News that doesn't receive the necessary attention.

Monday, June 2, 2014

Alaska Aleutian volcano Pavlof erupts for 40th time since 1790, located on base of older volcanic rock in Aleutian Range, 580 miles SW of Anchorage

6/2/14, "New Eruption at Alaska’s Pavlof Intensifies," wired.com, Erik Klemetti

5/31/14
"Over the weekend, a small eruption began at Alaska’s Pavlof. Now it seems like that eruption has begun to intensify, with new reports from pilots near the volcano saying that the plume now reaches more than 6.5 km (22,000 feet) and the latest update from the Alaska Volcano Observatory reports that the plume is seen drifting 80 km to the southeast in satellite images (see above). This change has prompted AVO to raise the Aviation Alert Status for Pavlof Red/Warning.

This new eruption started just over one year after the last eruption at Pavlof and judging from the images of the eruption (see below) taken from nearby, the activity appears to be pretty similar, with strombolian eruptions and possibly lava flows moving down the flanks of the volcano. Last year’s activity lasted a few months before the volcano quieted and the alert status was moved to Green/Normal until AVO moved the volcano back to Orange/Watch on May 31.

You can catch a glimpse of the eruption on the FAA webcam in Cold Bay. Be sure to check out some of the images of the current activity on the AVO website as well."
 
Image above, "The eruption at Alaska’s Pavlof, seen on May 31, 2014. The eruption has intensified since these first images. Image: AVO/Paul Horn, Alaska Fish and Game"







Pavlof near western tip of Aleutians, Boise State map








 
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"40 eruptions recorded since 1790," 580 mi. SW of Anchorage, britannica.com

"Pavlof Volcano, volcanic peak of the Aleutian Range, southwestern Alaska, U.S. Situated about 580 miles (930 km) southwest of Anchorage, on the west side of Pavlof Bay, it lies near the southwestern tip of the Alaska Peninsula. Rising to more than 8,260 feet (2,518 metres), Pavlof is one of the tallest volcanoes in Alaska. It is also one of the most consistently active, having had about 40 eruptions recorded since 1790. Just northeast of Pavlof Volcano stands its “twin,” a volcano known as Pavlof Sister (7,028 feet [2,142 metres]). Pavlof Sister is also active, but no eruptions have been reported there since 1762. Built high on a base of older volcanic rock, the two symmetrical, cone-shaped peaks are a prominent feature of the landscape."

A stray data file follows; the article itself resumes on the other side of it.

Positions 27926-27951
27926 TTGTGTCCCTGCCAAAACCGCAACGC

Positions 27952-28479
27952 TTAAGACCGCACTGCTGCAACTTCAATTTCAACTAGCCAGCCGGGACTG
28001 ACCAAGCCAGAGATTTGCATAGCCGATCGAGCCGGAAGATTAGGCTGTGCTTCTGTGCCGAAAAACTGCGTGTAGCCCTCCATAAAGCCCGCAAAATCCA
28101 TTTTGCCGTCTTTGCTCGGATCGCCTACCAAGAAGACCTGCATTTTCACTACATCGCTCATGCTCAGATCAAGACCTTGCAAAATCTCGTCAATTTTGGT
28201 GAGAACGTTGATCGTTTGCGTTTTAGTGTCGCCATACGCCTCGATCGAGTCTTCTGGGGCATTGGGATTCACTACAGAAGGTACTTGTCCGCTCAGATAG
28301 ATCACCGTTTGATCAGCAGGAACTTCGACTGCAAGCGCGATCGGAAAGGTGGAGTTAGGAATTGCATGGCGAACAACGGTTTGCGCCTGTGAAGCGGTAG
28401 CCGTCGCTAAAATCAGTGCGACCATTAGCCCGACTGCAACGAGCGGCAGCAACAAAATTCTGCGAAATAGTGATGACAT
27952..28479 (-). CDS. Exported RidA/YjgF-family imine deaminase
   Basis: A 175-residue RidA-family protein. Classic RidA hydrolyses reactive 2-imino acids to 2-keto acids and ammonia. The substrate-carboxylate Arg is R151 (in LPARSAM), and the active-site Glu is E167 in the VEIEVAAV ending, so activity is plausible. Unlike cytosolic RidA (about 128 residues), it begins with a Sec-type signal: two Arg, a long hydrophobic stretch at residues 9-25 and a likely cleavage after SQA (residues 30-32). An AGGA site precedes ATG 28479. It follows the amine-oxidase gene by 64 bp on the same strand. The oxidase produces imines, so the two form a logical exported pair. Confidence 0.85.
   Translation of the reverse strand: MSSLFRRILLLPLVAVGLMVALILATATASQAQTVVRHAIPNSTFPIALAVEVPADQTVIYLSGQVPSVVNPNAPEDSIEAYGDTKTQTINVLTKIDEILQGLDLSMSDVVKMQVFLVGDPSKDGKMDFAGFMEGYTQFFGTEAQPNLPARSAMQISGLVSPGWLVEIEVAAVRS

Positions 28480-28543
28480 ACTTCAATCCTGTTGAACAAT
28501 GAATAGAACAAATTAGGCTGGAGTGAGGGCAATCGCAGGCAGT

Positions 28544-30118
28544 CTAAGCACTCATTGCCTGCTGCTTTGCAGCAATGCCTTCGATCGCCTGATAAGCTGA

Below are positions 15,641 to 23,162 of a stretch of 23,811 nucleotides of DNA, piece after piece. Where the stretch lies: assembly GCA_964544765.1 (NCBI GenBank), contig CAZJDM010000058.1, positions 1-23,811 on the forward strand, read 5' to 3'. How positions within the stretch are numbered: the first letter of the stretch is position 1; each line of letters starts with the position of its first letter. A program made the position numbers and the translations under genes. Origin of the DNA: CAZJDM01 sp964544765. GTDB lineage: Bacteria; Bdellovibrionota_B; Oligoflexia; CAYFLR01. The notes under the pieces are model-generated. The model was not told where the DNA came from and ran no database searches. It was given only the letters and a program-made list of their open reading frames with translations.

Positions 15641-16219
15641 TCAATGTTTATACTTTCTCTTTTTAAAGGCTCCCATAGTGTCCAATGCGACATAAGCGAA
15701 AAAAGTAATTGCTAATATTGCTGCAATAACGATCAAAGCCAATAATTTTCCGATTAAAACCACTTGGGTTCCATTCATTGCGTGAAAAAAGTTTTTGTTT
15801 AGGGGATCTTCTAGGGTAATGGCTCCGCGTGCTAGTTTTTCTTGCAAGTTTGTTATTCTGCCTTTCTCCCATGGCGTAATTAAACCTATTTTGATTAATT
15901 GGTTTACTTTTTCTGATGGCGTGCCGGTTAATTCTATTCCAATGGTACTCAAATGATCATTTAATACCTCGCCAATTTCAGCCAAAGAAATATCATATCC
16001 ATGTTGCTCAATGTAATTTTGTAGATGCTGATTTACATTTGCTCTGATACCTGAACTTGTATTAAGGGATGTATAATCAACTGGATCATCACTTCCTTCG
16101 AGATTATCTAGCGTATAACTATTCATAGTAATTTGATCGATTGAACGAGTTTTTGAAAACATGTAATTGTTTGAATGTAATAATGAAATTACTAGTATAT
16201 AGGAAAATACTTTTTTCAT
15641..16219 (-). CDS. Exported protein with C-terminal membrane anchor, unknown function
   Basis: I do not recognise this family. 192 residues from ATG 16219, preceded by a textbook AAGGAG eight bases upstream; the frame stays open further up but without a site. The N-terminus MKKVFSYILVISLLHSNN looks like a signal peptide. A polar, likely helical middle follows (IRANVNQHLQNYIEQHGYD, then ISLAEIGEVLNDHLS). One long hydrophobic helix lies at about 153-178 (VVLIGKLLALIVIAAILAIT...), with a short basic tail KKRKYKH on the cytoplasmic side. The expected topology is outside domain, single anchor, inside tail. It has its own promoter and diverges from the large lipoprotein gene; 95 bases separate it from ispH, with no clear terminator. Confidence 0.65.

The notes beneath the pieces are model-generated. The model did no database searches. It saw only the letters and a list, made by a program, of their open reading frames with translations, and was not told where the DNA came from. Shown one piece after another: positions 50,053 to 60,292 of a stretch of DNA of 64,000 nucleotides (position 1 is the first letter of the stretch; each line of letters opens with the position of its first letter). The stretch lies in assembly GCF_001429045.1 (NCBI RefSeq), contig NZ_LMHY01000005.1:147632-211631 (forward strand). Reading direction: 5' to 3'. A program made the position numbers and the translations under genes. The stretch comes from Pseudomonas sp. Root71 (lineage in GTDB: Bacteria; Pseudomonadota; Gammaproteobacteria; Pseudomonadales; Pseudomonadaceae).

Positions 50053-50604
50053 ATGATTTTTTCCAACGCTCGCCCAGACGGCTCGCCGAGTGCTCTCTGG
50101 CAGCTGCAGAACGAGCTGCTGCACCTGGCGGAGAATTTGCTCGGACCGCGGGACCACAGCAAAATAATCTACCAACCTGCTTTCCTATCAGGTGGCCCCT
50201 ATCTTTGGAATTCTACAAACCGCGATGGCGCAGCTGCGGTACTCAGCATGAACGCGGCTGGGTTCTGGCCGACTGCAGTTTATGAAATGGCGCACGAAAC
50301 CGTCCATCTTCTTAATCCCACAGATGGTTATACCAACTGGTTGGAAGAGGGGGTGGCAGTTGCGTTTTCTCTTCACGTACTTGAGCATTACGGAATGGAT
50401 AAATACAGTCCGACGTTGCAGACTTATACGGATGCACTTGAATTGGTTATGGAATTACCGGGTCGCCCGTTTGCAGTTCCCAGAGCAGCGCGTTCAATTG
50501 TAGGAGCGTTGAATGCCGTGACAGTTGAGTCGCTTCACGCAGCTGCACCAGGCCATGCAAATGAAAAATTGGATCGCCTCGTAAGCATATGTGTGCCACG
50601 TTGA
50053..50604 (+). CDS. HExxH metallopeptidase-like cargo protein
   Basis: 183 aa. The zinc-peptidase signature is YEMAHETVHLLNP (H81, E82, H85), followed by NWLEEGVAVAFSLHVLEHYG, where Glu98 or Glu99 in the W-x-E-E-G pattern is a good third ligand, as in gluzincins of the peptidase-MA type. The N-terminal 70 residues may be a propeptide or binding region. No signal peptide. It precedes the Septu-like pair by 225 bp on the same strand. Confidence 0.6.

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"There have been about 40 historic eruptions. It’s considered one of the most consistently active volcanos in the Aleutian arc."...

6/2/14, "Low Level Eruption at the Pavlof Volcano," KDLG, alaskapublic.org, Mike Mason

"The Pavlof Volcano on the Alaska Peninsula has started erupting but it’s considered a low level eruption.

The Alaska Volcano Observatory raised the volcano alert level to “Watch” on Saturday after detecting a thermal anomaly at the summit of the volcano Saturday morning.

AVO issued an update Sunday afternoon confirming that the elevated surface temperatures persist at the summit of the volcano and weak incandescent glowing at the summit was observed Saturday night in the FAA web cam in Cold Bay. AVO confirms that no ash clouds have been detected in satellite images.

Some weak seismic activity is being detected on the network set up on the Pavlov Volcano and AVO confirms that some small explosion signals were detected by a distant infrasound sensor.

The National Weather Service issued a special statement Saturday afternoon about the eruption of the Pavlof Volcano. The Weather Service is warning that very light ash fall is possible in the vicinity of the volcano.

The Pavlof Volcano is 8,200 feet above sea level and there have been about 40 historic eruptions. It’s considered one of the most consistently active volcanos in the Aleutian arc. Cold Bay is about 37-miles southwest of the volcano. You can follow all of the activity at the volcano on the website of the Alaska Volcano Observatory."









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